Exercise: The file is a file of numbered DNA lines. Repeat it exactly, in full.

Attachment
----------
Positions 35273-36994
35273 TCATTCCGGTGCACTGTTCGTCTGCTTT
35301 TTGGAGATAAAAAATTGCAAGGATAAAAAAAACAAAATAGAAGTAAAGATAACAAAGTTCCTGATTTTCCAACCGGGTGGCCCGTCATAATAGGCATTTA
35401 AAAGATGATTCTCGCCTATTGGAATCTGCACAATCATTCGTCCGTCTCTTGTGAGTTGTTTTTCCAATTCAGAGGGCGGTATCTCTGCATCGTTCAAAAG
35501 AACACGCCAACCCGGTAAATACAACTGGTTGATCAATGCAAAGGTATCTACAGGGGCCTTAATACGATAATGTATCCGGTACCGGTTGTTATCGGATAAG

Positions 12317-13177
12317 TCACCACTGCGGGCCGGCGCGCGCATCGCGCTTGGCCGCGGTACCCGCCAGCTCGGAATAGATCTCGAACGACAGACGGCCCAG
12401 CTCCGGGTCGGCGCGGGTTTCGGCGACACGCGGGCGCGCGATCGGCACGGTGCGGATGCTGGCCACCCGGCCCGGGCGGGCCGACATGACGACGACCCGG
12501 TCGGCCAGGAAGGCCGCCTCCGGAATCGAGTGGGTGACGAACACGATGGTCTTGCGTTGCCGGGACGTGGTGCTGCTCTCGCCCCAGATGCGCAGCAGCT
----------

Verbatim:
Positions 35273-36994
35273 TCATTCCGGTGCACTGTTCGTCTGCTTT
35301 TTGGAGATAAAAAATTGCAAGGATAAAAAAAACAAAATAGAAGTAAAGATAACAAAGTTCCTGATTTTCCAACCGGGTGGCCCGTCATAATAGGCATTTA
35401 AAAGATGATTCTCGCCTATTGGAATCTGCACAATCATTCGTCCGTCTCTTGTGAGTTGTTTTTCCAATTCAGAGGGCGGTATCTCTGCATCGTTCAAAAG
35501 AACACGCCAACCCGGTAAATACAACTGGTTGATCAATGCAAAGGTATCTACAGGGGCCTTAATACGATAATGTATCCGGTACCGGTTGTTATCGGATAAG

Positions 12317-13177
12317 TCACCACTGCGGGCCGGCGCGCGCATCGCGCTTGGCCGCGGTACCCGCCAGCTCGGAATAGATCTCGAACGACAGACGGCCCAG
12401 CTCCGGGTCGGCGCGGGTTTCGGCGACACGCGGGCGCGCGATCGGCACGGTGCGGATGCTGGCCACCCGGCCCGGGCGGGCCGACATGACGACGACCCGG
12501 TCGGCCAGGAAGGCCGCCTCCGGAATCGAGTGGGTGACGAACACGATGGTCTTGCGTTGCCGGGACGTGGTGCTGCTCTCGCCCCAGATGCGCAGCAGCT